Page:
Zack Cozart: Also projected to hit second and fully recovered from Tommy John surgery, Cozart could be a pleasant surprise in 2012. Cozart showed some speed (30 SB in 2010) and some power (17 HR in 2010) in the minor leagues, and even hit for average in 2011 (.310). Think .265/85/12/65/15, with upside for 15/25. ADP 241.5. 

Mike Aviles: It looks like the Red Sox are going to throw Aviles against the revolving door of SS in Boston, and if he sticks, nice numbers should follow. Aviles has speed, a little bit of pop, and a solid contact rate (career 85.4%). If his LD% returns to pre-2011 levels (18.8+) and he gets 550+ PA, we could be looking at a .275/75/12/70/20 season. ADP 243.3.




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2012 RotoAuthority Dollar Values

Every year I create a set of dollar values for 12-team 5x5 mixed leagues.  The roster positions are C, C, 1B, 2B, SS, 3B, MI, CI, OF, OF, OF, OF, OF, DH, and nine pitchers.  The scoring categories are AVG, HR, RBI, R, and SB for hitters and ERA, WHIP, W, K, and SV for pitchers.  I use a ten games played requirement for each position, and if you see in the spreadsheet that a player played 200 games at a position, it means I cheated and included the player at a position he might not yet qualify, like Jesus Montero at catcher.

This spreadsheet contains the player's name, his games played at each position, and his dollar value in this type of league.  There are some huge assumptions at work here.  First, I'm taking a guess at every player's projection.  Playing time is a major component.  If Jose Reyes gets 600 ABs he's worth $25, but if he gets 500 it's closer to $14.  If Anibal Sanchez pitches 210 innings he's worth $11, but if he pitches 170 it's more like $4.  That's why Stephen Strasburg with 138 innings is worth only $12.  If you can combine that with 60 innings from a one dollar pitcher like Tim Stauffer, Staufburg is worth roughly as much overall as David Price or Cole Hamels would give you in one roster spot.  A player like Mike Trout might not have enough projected ABs to show up in these rankings right now, but if he's playing everyday at some point this season, he definitely has value in this league.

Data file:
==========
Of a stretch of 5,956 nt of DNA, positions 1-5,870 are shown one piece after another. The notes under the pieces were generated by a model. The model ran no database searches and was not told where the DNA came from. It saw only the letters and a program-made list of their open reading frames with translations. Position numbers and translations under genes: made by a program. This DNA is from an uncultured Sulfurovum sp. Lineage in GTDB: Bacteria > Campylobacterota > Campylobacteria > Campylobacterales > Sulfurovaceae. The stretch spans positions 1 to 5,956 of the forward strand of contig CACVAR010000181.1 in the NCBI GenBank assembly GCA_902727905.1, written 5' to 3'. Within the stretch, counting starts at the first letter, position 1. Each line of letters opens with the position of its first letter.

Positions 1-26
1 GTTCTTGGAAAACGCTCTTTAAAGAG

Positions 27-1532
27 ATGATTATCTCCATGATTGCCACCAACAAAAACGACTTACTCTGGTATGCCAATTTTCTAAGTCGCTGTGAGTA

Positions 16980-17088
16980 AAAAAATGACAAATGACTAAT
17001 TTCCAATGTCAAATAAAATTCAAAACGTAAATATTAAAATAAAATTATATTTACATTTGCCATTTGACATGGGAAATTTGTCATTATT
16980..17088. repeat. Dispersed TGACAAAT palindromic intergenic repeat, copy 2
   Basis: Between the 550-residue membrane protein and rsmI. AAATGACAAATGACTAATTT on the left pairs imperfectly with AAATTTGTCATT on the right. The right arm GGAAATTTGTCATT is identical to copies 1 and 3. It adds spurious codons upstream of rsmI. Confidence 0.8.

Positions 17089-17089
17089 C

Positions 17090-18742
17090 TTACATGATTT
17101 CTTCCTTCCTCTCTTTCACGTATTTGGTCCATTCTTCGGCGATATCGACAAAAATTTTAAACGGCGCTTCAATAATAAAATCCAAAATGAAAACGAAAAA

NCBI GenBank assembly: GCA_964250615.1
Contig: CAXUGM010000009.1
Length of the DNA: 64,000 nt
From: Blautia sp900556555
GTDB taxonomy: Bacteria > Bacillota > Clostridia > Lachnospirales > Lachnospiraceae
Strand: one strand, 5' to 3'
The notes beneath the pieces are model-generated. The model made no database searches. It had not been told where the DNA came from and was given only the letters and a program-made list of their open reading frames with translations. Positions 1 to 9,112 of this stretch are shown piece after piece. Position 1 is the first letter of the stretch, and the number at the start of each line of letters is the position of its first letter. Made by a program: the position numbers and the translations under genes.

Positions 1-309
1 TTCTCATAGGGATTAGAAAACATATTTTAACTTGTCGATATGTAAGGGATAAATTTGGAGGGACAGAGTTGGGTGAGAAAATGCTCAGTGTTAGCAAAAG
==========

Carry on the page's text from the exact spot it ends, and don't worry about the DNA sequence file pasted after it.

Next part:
For the projections, I made manual decisions about playing time and averaged the rates of each of the ten stats from five projection systems.  The projected stats are not in this spreadsheet, but you can make your own by using some of these:

To create dollar values, I used the standings gains points (SGP) method found in Art McGee's excellent book, How To Value Players For Rotisserie Baseball.  Unfortunately, the book is out of print and Art has no plans for a new edition.  I don't have data from thousands of leagues at hand to use for SGP denominators, and the big providers won't cough it up, which introduces another subjective element into the dollar projections.  I hope to do a better job of collecting your league data right after the season ends, to improve the 2013 dollar values.

With that lengthy explanation done, download the spreadsheet here.  To view by position, click on the filter arrow and set "greater than or equal to" to your league's games played threshold.  If you're not in the type of league described in the opening paragraph, these dollar values will not be useful or accurate.  Also, fair warning: I finished last in the RotoAuthority League in 2011.